‘April is the cruellest month…’
So begins T.S Eliot’s masterpiece The Waste Land and while his modernist musings on disillusionment and despair still resonate today, he clearly didn’t have an inbox overflowing with fresh musical goodness to cheer him up.
Here are some artists you may have missed:
East London garage rock purveyors Bad Nerves return this year with “Can’t be Mine”. It’s a bust of retro energy with singer Bobby Bird coming across as a hybrid of Mael, Bolan and Casablancas. The music is sharp and punchy and doesn’t get the chance to catch its breath. The balloon cam living room visuals in the video only add to the image of haphazard chaos. Despite this there is still a formula at its heart, the song as hook-laden and catchy as their previous efforts. Where last single “Radio Punk” was a bit more commercial with Supergrass harmonies, this feels more authentic and the band’s identity is becoming more interesting with each song. Their debut album is coming in the summer.
10 o’clock Chemical
10 o’clock Chemical come from Stoke on Trent, which isn’t generally known for producing eye-catching electro-rock . “We are Digital”, builds nicely, with a dark air and recalls the throbbing synth sneer of artists like The Faint. The chorus is quite a contrast though, developing into a glossy sheen of fresh funky disco which is no surprise with former Jamiroquai member Matt Johnson on production duties. The song is about the simulated world of social media. ‘Everything is filtered and more of us than ever before are guilty of neglecting relationships and human experience for touch screen talking and computerized entertainment,’ the band said. ‘The virtual harbours aimed at making us happier are making us more alone.’ Their debut EP is coming in June.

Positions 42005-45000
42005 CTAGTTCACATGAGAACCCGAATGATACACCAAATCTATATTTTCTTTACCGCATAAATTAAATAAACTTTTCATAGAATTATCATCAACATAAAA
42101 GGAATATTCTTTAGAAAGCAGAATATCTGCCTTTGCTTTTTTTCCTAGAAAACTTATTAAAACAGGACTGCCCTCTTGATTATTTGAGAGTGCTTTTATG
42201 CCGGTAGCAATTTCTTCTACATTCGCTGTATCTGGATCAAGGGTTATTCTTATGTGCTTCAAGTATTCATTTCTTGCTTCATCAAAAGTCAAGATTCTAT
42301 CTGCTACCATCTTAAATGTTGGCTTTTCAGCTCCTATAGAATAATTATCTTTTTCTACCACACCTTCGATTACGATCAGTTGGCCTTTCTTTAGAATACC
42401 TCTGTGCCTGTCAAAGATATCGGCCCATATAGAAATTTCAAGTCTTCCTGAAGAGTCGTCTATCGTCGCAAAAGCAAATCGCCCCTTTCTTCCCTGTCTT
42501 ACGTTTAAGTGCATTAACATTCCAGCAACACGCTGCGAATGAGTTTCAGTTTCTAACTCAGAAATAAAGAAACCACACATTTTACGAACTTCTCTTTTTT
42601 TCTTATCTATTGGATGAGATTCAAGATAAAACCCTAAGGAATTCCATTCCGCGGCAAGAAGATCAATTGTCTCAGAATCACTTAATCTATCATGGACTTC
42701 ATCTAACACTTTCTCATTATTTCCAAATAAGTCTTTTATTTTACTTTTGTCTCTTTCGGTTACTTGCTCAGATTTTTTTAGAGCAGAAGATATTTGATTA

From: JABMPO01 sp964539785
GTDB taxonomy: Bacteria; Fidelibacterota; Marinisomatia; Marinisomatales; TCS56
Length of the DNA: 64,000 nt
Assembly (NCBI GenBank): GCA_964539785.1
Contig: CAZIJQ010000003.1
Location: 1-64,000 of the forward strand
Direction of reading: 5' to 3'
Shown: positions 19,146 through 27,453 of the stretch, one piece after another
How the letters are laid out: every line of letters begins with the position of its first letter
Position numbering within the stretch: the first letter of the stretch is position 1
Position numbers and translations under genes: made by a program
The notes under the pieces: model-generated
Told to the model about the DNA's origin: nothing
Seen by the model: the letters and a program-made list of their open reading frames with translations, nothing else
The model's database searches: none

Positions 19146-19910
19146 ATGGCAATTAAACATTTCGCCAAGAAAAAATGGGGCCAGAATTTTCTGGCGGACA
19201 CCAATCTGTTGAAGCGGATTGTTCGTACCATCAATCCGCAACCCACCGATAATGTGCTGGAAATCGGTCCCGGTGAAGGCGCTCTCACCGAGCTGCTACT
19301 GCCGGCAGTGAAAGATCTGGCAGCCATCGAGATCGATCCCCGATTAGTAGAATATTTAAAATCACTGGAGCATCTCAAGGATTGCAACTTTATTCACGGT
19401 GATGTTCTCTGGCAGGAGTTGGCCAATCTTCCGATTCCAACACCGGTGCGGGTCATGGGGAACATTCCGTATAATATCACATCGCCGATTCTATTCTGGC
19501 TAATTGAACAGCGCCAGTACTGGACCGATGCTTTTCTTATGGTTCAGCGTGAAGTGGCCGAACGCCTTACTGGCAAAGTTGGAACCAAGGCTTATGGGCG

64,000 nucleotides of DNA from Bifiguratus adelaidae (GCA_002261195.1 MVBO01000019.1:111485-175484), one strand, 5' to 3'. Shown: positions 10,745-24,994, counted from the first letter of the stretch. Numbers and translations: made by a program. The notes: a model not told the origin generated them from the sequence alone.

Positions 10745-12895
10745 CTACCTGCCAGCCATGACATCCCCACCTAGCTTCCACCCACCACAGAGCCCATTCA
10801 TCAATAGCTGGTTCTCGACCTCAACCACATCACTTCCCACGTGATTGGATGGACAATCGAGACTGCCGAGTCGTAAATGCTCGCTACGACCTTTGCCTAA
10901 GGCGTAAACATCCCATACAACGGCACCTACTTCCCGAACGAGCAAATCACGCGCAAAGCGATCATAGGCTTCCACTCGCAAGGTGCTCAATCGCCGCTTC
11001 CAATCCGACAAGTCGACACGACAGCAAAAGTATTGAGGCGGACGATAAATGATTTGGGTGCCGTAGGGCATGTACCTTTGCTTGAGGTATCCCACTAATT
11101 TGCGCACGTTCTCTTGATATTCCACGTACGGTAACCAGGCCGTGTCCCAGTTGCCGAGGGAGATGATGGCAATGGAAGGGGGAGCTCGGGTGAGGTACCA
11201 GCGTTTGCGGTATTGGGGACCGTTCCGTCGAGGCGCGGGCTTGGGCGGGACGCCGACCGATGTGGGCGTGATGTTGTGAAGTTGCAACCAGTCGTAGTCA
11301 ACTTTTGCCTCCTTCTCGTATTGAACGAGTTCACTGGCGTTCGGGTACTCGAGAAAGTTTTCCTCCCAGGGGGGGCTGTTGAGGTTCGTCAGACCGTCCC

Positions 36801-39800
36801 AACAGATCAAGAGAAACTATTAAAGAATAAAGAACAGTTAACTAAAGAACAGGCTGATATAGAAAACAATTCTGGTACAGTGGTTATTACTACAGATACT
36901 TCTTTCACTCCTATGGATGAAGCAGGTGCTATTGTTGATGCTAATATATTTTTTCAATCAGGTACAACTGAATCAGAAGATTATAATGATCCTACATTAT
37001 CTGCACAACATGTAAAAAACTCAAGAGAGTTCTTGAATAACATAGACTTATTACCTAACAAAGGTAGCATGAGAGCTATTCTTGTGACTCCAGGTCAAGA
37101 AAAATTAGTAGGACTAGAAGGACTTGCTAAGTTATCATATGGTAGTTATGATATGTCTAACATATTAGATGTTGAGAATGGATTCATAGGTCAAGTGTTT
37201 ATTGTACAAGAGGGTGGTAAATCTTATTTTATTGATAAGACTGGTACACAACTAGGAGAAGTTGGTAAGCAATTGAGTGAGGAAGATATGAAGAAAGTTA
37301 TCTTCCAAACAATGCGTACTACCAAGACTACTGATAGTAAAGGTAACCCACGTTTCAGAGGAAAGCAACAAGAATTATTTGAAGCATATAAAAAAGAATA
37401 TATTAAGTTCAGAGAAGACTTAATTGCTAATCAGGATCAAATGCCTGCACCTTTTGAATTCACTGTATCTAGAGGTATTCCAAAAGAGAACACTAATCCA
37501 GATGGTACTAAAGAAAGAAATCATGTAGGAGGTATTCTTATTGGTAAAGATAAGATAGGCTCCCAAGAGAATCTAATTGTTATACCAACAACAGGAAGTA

A change of pace from the above comes from Welsh producer, songwriter, and multi-instrumentalist Ali Lacey (Novo Amor). With two EPs behind him, sold out shows and impressive stream numbers, there’s a welcome hint of a future album to come along with some tour dates in the autumn. New song “State Lines” continues to enhance his reputation as a cinematic folk artist. It starts delicately with his falsetto drawing inevitable comparisons to Bon Iver but the initial sparseness in the song progresses to more dramatic soundscapes, adding drums and brass which are more Beirut or Sufjan Stevens in feel.